-While Alien: Covenant often suffers from competing visions, it still has enough action and mythos to satisfy.
After Ridley Scott brought back the ‘Alien’ franchise with Prometheus in 2012, many fans were frustrated with the direction that the film took, changing the more traditional horror elements that the films seamlessly blended with science fiction to a more expansive look at humanity, the universe, and larger questions about the creatures we had seen in the original franchise. Personally, I am able to distinguish the classic films of Alien and Aliens from what Prometheus tried to accomplish, and really enjoy them both. Prometheus has spawned so many interesting videos and conversations about what its true meaning is that it has to be viewed as a success just for its influence. Now, as we navigate a sequel that admittedly goes away from some of those themes for something more fan friendly, we have to ask how it fits in with the overall universe. Because of the competing visions between the fans’ desire for something closer to Ridley Scott’s original or James Cameron’s Aliens and Scott’s continuing exploration of the Prometheus themes, the occasional dichotomy between the two gives us a film that has good elements of both, but never reaches its full potential. That’s not to say that it isn’t a good movie, because it is immensely entertaining and interesting. It’s just that its flaws are less about the script and production, and more about its overall vision and themes.
We pick up about 10 years after the conclusion of Prometheus, where our new crew (Katherine Waterston, Danny McBride, Billy Crudup, etc.) are aboard a colonization mission to a new planet with a ton of ordinary humans and embryos in hyper-sleep. They have about a seven year window to go, but then Walter (Michael Fassbender), the newest model in our Android family and an update on ‘David,’ wakes the crew when some problems arise. After a few days awake, they realize that they’re near a possible habitable planet, which is consistently sending them old transmissions. When they decide to investigate, they run across disastrous results including some Xenomorph fun, and a reconnection with Fassbender’s David from Prometheus.
The opening of this movie, and once we reach the new planet and reconnect with David does continue the ideas explored in Prometheus pretty whole-heartedly. It partially focuses on where we come from, and further dissects the existence of the “Engineers” or the humanoid aliens who may have created humans. Thrown into this mix is the idea of how lifeforms progress, and deals with David’s god complex, exploring his place as a sentient android who has eclipsed the capability of humans. His fascination with the black pathogen in Prometheus and the life it created continues in this film is a bit ironic, as both David and the Engineers appear to nearly worship the Xenomorphs as the ultimate life form. Is David’s place to rule? Or is David’s place to ensure the success of the Xenomorph species. What ultimately happens is that our crew gets caught in the middle of these questions, and like with Prometheus, they accidentally encounter some of the creatures that begin tearing them to shreds just as they did in Alien and Aliens. If you had remaining questions about what that black chemical did in Prometheus, you may still have them, and if you expected this movie to tie the franchise into a neat ball where the end of this movie directly coincided with the start of Alien, you’ll be disappointed.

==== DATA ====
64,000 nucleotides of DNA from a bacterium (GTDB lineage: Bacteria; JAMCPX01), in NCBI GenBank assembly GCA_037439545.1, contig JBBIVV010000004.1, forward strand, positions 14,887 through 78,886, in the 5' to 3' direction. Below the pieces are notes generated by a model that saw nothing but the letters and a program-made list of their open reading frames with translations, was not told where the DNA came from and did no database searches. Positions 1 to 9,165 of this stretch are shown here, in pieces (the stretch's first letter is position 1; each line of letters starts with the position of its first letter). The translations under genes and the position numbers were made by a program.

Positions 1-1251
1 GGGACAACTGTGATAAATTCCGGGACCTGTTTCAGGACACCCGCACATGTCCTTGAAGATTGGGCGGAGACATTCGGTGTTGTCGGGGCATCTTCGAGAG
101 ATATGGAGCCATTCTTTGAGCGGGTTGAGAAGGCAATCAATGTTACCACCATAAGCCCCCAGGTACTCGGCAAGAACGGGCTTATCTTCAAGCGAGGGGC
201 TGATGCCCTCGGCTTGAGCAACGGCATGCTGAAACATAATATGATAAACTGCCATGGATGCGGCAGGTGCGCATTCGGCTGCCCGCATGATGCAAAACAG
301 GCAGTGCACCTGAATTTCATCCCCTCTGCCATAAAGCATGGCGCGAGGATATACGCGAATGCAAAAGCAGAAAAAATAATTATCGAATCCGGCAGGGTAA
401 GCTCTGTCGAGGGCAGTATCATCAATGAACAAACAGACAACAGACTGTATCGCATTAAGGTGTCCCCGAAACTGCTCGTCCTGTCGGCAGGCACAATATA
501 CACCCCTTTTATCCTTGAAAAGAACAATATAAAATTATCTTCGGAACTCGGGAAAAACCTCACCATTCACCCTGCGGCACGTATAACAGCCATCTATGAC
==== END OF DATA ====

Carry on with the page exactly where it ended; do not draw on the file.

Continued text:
That’s really the main problem with Alien: Covenant. We get an hour into the movie exploring these vast science fiction themes, and I was supremely invested in seeing the continuation of Prometheus. Then, when this movie becomes a slasher flick with a Xeno on the prowl, those questions go away for the last 45 minutes. One predictable twist later, and you may leave the theater unsatisfied in a sophisticated lead-up and a splatter-fest ending. I wanted one or the other, and had some issues with the lack of consistency in the film’s message.
That being said, I did love the performances, and Michael Fassbender is again great. He’s chilling, introverted, and shows a ton of range in these two roles that he picks up. Other crew members are somewhat disposable, but do a nice job, like Danny McBride, Katherine Waterston, and especially a vulnerable Billy Crudup. Also, the beauty of the cinematography and the crystal clear landscapes really aid the enjoyment of this movie. There’s such a great look about it, especially when combined with some truly chilling and eerie shots of the new planet. The film-making prowess is clearly there, even if I found the viewing to be occasionally frustrating. However, the scares are set up well enough, the mood and landscapes are gorgeous, and the movie is really well acted. I’d still fully recommend it, especially as an achievement in science fiction, when getting success in that genre gets harder and harder with the expansion of the superhero craze. It may be frustrating for viewers seeking a little more, but it’s a competent, lean, and bloody two hours.
Alien: Covenant (2017)
Genre: Horror (and Science Fiction)
Director: Ridley Scott (Alien, Blade Runner, The Martian, Gladiator, American Gangster, Thelma & Louise, Black Hawk Down, Matchstick Men, Prometheus, The Duellists)
Starring: Michael Fassbender, Katherine Waterston, Billy Crudup, Danny McBride, and Carmen Ejogo
RT Score: 73%